My grandmonsters prefer that there is at least one pair that they can "skate" across the hardwood floors in, but I will be using the non-slip options too.

  2. Diana you are such a jewel. If only we can get new knitters past the learning process I believe they would love MK & HK as much as we do. It's that they get overwhelmed trying to learn & discouraged & give up.

  3. Hi Diana, look at my work!
    I translated your pattern into Brother 260.
    Please, disregard a small mistake - my grafting went wrong. Love the project. Will make more of them. Thank you very much!
    ~ Iryna

  4. I love this pattern, after watching your videos of the SAYG method, I can finally "see" it clearer. I have made your double lined slippers on the Bond and they came out great. Thank you for all you're doing to help keep this craft alive. I'm very interested in a USM book of yours.

  5. Diana are you using all four weight rods for this project? My general rule of thumb was one weight rod for every 25 sts. I think part of the sizing problem I am having is that you are using more weight than I am.

  6. I only used the cast-on cuff with rods at the beginning as I do the ribbing. As soon as that is done, I remove the rod and use claw weights only. How many rods will make no difference in the foot sizing, since the cuff is off.

    I found the sizing is very different with different yarn. The Tweed was the tightest of my samples and the Simply Soft, the loosest.

  7. The problem then is that I am using the clear keyplates with the wire guide carriage. It runs smaller. I'm using RH worsted and my cuff, with all 4 rods is no where near as loose and long as your is. It is only 1.5" deep. My yarn has been stripped into a basket so it is free flowing.

  8. I do spiral-bound books with DVDs. My books have good color photos, too. This one may have two DVDs. The DVDs contain hands-on video of how to do the steps. The book can be taken to the machine, and you can work from paper, and have a little room to write in notes.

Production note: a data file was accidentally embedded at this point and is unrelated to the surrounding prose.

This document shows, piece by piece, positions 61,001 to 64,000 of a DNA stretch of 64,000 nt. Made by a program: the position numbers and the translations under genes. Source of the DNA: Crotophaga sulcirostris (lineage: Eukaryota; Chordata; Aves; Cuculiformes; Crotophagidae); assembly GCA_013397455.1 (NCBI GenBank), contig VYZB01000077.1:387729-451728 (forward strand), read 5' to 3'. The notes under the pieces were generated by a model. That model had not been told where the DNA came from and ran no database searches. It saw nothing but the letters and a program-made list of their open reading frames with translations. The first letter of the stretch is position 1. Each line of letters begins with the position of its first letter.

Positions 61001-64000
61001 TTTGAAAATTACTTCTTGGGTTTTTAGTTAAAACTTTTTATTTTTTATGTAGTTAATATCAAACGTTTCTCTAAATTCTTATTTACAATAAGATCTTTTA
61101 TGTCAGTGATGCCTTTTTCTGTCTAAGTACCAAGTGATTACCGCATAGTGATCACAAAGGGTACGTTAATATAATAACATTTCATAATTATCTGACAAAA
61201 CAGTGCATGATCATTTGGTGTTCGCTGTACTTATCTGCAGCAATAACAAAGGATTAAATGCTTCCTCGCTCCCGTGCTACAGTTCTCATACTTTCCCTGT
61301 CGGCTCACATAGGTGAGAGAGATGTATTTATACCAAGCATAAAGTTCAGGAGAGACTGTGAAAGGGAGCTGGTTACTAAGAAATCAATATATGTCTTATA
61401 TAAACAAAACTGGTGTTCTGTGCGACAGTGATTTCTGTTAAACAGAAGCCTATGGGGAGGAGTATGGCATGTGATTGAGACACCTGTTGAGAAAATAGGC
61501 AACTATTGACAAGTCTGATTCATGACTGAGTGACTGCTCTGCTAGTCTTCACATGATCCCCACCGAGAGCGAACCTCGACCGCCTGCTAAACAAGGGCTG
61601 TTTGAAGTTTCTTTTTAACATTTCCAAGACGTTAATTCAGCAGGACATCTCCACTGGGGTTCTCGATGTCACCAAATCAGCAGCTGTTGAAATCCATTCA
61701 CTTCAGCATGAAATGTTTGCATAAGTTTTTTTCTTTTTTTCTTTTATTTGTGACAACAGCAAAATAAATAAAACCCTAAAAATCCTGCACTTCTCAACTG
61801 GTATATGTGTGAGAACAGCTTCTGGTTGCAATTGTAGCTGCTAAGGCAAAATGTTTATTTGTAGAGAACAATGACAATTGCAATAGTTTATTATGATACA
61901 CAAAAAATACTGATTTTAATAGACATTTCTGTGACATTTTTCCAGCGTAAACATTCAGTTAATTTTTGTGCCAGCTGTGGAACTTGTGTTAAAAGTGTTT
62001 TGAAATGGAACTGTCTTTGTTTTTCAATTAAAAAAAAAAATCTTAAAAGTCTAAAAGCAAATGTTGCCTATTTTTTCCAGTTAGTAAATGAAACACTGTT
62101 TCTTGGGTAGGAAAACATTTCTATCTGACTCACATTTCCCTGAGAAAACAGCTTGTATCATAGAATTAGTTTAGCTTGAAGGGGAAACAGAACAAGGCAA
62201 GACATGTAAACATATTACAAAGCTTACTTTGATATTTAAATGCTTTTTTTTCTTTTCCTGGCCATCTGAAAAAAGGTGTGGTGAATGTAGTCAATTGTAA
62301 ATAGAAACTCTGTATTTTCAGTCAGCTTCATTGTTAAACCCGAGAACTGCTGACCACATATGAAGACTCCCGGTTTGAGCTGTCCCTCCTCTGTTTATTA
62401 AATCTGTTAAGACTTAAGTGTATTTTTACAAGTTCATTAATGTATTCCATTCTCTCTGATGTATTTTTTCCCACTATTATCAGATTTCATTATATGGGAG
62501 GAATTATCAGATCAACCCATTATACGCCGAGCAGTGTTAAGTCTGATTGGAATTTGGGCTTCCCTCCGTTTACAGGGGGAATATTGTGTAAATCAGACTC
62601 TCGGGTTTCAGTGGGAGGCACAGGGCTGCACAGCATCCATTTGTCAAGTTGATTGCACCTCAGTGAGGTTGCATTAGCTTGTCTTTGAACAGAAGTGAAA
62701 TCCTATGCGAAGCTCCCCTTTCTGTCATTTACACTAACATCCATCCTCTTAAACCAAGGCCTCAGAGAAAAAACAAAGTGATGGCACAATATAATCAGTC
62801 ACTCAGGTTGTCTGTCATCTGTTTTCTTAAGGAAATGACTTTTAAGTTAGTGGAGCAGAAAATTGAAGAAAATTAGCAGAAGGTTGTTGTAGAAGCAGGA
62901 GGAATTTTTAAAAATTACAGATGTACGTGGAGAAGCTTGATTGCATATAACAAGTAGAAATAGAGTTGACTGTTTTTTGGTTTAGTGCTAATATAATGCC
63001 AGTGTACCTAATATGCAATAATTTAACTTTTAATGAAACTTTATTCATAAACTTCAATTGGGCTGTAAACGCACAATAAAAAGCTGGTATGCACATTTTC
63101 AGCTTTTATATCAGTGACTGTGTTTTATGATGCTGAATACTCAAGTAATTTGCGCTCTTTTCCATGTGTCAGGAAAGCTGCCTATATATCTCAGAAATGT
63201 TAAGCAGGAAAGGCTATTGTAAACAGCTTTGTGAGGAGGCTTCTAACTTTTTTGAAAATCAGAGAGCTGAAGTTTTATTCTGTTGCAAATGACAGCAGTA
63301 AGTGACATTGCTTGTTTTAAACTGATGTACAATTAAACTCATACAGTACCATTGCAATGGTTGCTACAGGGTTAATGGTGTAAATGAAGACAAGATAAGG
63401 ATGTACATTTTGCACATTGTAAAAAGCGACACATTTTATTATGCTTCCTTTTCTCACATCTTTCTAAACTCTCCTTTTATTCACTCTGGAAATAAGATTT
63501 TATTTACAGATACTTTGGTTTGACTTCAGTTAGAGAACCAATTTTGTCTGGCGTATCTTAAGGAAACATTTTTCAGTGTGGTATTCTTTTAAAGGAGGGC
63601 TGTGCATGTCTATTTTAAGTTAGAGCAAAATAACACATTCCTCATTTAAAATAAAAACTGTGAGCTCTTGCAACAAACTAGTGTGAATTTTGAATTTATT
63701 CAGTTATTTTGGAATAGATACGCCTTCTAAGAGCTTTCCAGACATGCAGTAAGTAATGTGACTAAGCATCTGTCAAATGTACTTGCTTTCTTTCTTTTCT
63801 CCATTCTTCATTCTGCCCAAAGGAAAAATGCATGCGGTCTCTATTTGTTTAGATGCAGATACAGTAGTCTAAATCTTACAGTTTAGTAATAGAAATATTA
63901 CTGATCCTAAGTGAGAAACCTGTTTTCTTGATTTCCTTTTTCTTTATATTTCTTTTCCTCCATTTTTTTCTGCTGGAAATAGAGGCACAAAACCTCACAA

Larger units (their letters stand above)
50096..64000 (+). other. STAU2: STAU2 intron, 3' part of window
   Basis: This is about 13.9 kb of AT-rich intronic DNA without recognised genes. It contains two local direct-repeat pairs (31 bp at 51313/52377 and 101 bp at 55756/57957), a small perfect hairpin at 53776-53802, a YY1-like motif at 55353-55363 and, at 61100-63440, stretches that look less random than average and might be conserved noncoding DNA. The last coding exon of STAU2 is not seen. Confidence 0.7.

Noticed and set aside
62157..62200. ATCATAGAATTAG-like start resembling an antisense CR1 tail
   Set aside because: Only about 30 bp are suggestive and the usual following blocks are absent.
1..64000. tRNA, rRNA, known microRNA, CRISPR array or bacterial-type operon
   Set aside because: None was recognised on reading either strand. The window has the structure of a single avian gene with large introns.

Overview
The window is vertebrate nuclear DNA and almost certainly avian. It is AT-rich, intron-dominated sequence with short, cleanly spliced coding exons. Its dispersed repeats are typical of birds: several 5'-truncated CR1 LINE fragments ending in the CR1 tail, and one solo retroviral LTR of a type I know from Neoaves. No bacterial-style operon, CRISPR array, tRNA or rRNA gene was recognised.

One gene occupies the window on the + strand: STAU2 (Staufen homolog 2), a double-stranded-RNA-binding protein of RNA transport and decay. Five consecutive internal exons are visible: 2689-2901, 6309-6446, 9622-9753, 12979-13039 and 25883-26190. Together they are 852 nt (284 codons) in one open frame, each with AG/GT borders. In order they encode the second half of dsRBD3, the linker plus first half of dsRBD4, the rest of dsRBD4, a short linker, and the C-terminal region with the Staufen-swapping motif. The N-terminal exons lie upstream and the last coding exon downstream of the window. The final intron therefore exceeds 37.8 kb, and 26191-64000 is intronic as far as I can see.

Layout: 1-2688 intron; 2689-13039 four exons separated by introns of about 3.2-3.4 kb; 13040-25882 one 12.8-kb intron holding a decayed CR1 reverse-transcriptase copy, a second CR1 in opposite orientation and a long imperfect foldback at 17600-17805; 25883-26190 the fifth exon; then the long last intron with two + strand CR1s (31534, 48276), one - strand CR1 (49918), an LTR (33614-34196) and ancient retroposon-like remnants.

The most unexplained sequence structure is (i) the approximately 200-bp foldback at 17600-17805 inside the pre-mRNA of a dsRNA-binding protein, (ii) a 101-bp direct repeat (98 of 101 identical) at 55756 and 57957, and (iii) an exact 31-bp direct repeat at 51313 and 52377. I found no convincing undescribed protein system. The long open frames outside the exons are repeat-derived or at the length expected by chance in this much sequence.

This seems to be the most popular format. It's a little more trouble for us, but ensures that the person gets everything needed for successful knitting.

  9. Does the toe of the slipper have the same number of stitches short rowed as the heel. I watched the videos several times and can not tell if the toe has the same as the heel. You do not say in the videos.

  10. Thank You.
    I look forward to your book on patterns for the USM.

  11. Can you recommend any good Knitting Machine Dealers in Texas. I live in Aggieland and there is little to no places to find things for Knitting Machines.

  12. There's a retired dealer in Austin who still has some stock, Charlotte Powell. There's a dealer or two in Dallas. There are a fair number of clubs, too, and you are welcome to visit ours in Austin. While I realize it's a drive (our son lives in College Station), we can help you find a machine.

  13. Once again great videos, Diana. I had figured out that method of short-rowing while learning Heidi's "altogether sock" which shares much in common with your slipper. I'd rather poke down the occasional high needle than pick up dropped stitches any day.

  14. Hi Diana,
    Great Tutorial!. Thank you. I've never knitted a sock or slipper on my USM before. After watching your videos, I feel inspired. I'll definitely try knitting them when I get a chance.

    I'm adding your link to my machine knitting patterns page at